Why lace-up cycling shoes can be great

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Giro's Empire SLX shoes have carbon soles, but traditional lace-up closures. And it works. (Photo: R24)
Giro's Empire SLX shoes have carbon soles, but traditional lace-up closures. And it works. (Photo: R24)
  • Lace-up cycling shoes aren’t just for hipster commuters
  • Some brands, like Giro, produce a line of high-performance lace-up shoes
  • And for many riders, lace-up shoes might be comfier and easier to maintain 

 Cycling shoes. Not so much fashion as function – despite the occasionally wild colours that are available.

Whether you ride road, gravel or mountain bikes, the cycling shoe must be light, comfortable and achieve that challenging balance between excellent power transfer and comfort.

Shoes require a stiff sole to convert your pedalling watts to power, but it becomes uncomfortable if a shoe is too rigid.

Then there is the issue of how it secures into position. For decades cycling shoes all had laces like running or other sports shoes. But the desire to have a securing system that can be adjusted while on the bike, triggered the development of velcro straps and Boa tension dials – replacing the traditional lace.

Despite the technological advancement of velcro straps or tension dials, laces remain. And not only as an affordable cycling shoe option.

Giro shoes
The VR90 is Giro's mountain bike version, of its Empire lace-up (Photo: R24_

Bringing laces back

Giro did the unexpected in 2014 and introduced its Empire range. The idea was unusual: premium cycling shoes, with a traditional lacing system and all the carbon-fibre sole stiffness and advanced upper materials of a high-performance cycling shoe

Some riders thought Giro was merely trying to create a retro trend and niche that it could fulfil with product for a season or two. Shoes with laces are simple to produce and often weigh a bit less, two elements that would make a premium lace-up cycling shoe profitable and marketable.

The truth is a touch more interesting.

Giro Empire
Although the Giro Empire range has laces, the soles are carbon-fibre, like any other premium cycling shoe (Photo: R24)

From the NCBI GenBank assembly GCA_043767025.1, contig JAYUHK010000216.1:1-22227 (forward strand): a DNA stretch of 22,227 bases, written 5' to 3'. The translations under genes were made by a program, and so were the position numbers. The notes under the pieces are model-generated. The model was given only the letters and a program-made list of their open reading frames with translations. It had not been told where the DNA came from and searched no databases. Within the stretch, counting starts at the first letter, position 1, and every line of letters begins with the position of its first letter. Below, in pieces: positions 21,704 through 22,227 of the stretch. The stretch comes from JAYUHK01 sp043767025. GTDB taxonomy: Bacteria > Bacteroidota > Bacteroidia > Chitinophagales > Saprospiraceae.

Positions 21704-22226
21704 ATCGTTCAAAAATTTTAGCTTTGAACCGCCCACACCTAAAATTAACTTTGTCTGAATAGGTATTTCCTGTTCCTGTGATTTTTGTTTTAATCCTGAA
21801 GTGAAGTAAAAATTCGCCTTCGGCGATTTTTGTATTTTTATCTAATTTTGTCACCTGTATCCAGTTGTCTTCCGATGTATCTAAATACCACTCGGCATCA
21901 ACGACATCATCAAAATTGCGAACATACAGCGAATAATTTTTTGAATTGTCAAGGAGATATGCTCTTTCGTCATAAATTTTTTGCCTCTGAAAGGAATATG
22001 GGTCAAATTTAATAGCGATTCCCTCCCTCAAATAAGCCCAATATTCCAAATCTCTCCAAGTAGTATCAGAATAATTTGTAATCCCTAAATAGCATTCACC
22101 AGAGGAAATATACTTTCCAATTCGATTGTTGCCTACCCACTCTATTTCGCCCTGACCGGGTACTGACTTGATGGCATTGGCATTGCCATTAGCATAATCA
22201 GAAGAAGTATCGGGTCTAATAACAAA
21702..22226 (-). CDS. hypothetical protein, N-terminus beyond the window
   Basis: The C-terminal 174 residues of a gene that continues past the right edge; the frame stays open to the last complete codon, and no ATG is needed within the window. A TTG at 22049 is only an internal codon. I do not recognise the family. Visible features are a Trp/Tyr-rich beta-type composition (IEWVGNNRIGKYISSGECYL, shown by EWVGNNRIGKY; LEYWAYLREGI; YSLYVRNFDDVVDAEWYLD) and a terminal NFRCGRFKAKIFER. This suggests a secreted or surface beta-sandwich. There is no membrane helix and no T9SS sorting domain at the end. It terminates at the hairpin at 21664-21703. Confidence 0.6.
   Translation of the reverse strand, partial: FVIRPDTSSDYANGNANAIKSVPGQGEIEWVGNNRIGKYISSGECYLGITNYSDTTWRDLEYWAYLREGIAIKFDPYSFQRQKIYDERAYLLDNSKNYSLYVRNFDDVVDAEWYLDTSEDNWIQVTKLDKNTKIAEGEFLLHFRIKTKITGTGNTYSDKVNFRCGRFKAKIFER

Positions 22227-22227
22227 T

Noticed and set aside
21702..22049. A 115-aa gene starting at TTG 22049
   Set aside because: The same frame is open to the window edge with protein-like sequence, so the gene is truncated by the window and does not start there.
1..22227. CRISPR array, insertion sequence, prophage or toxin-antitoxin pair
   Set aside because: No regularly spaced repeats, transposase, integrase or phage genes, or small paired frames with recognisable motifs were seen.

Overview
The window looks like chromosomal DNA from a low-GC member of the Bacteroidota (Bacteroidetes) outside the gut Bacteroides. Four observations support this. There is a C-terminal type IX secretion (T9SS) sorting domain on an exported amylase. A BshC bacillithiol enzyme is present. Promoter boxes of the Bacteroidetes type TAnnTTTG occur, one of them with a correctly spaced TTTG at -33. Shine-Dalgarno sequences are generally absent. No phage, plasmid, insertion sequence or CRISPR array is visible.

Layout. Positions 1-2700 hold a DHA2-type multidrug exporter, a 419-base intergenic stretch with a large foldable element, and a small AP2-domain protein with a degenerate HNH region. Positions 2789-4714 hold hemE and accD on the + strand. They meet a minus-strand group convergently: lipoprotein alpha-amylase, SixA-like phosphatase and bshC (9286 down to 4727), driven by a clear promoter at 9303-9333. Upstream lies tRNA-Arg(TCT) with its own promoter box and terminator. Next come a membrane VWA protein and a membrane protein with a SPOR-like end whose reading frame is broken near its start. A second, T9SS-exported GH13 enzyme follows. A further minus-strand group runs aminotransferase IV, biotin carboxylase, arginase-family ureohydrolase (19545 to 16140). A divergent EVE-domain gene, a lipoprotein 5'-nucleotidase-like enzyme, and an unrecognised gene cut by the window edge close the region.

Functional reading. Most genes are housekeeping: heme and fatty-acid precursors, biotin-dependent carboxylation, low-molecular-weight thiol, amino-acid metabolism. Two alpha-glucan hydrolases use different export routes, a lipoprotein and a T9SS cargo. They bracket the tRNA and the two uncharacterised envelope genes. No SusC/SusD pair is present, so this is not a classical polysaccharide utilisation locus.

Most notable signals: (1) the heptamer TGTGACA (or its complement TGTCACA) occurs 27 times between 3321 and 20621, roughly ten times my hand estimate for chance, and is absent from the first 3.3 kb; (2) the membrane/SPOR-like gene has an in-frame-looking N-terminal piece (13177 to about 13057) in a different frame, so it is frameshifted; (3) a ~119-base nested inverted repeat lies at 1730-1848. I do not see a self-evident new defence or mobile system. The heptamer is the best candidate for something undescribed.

Laces - easy to replace 

I have worn all the securing systems and now exclusively ride laces. The experience that delivered me to a lace-up cycling shoe destiny echoes the design logic of ‘simplicity being the ultimate sophistication.’

Boa dials and velcro straps are great, but they do wear. And if you ride mountain bikes in muddy or dusty conditions, the small clearances and tolerances of these newer shoe securing systems can quickly foul with mud and dirt.

Mud sticks to laces too, but unlooping them and giving it all a quick soak to clean overnight is simpler than cleaning a Boa dial system. Or trying to get the grit out of velcro.

The durability and replacement cost issue was another reason I switched to laces. If you have a failure with a Boa dial or velcro strap, you can’t pop into a rural agri mark and buy a set of replacement parts. But you’ll always find laces.

Giro shoes
When you pay a lot of cycling shoes, it is great knowing that the laces, are an affordable replacement item (Photo: R24)

Finding that perfect fit - with less effort 

I find laces spread my fastening tension easier for a comfy fit. This could be the muscle memory legacy of tieing all my other casual and sports shoes with laces. But it is a natural and intuitive advantage.

There are debits to laces. Sure. If they lose tension while you are riding, it requires a complete stop and dismount to re-tie. But with good quality laces and the tuck-tabs on most lace-up cycling shoes, I can’t remember when I have needed to stop and re-tie my cycling shoes.  

For riders who pedal four- to six-hour rides at a brutal cadence, things can work loose and then the on-bike adjustment of boa dials or velcro closing straps are undeniable.

A significant enabler of lightweight lace-up cycling shoes, like Giro’s Empire range, is for riders who often stand and pedal. Whether you are the kind of road rider who lives for that 10%+ gradient or a single-speed mountain biker, you’ll know that riding out of the saddle puts a lot of flex strain on your shoe’s upper.

A lace has greater surface area than the thin wires used in Boa dials, allowing it to distribute that strain through the upper instead of generating point load pressure and material wear.

For the single-speed riding that I do enjoy, where even the mildest incline requires a standing effort, a lightweight lace-up is ideal. 

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